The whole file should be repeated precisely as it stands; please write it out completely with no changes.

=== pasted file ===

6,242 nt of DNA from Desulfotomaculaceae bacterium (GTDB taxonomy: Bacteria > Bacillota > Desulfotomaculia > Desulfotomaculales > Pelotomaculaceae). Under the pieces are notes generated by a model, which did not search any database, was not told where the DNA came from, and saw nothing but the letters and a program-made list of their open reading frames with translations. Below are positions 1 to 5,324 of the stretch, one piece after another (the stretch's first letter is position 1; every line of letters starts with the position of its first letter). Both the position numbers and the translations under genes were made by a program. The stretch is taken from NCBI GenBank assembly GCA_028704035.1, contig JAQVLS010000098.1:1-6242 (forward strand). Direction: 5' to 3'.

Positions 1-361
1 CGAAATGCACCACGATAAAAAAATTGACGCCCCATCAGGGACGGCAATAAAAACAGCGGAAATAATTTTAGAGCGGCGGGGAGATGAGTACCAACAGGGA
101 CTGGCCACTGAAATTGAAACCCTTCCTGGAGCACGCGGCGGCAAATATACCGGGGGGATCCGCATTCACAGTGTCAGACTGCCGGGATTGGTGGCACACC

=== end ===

6,242 nt of DNA from Desulfotomaculaceae bacterium (GTDB taxonomy: Bacteria > Bacillota > Desulfotomaculia > Desulfotomaculales > Pelotomaculaceae). Under the pieces are notes generated by a model, which did not search any database, was not told where the DNA came from, and saw nothing but the letters and a program-made list of their open reading frames with translations. Below are positions 1 to 5,324 of the stretch, one piece after another (the stretch's first letter is position 1; every line of letters starts with the position of its first letter). Both the position numbers and the translations under genes were made by a program. The stretch is taken from NCBI GenBank assembly GCA_028704035.1, contig JAQVLS010000098.1:1-6242 (forward strand). Direction: 5' to 3'.

Positions 1-361
1 CGAAATGCACCACGATAAAAAAATTGACGCCCCATCAGGGACGGCAATAAAAACAGCGGAAATAATTTTAGAGCGGCGGGGAGATGAGTACCAACAGGGA
101 CTGGCCACTGAAATTGAAACCCTTCCTGGAGCACGCGGCGGCAAATATACCGGGGGGATCCGCATTCACAGTGTCAGACTGCCGGGATTGGTGGCACACC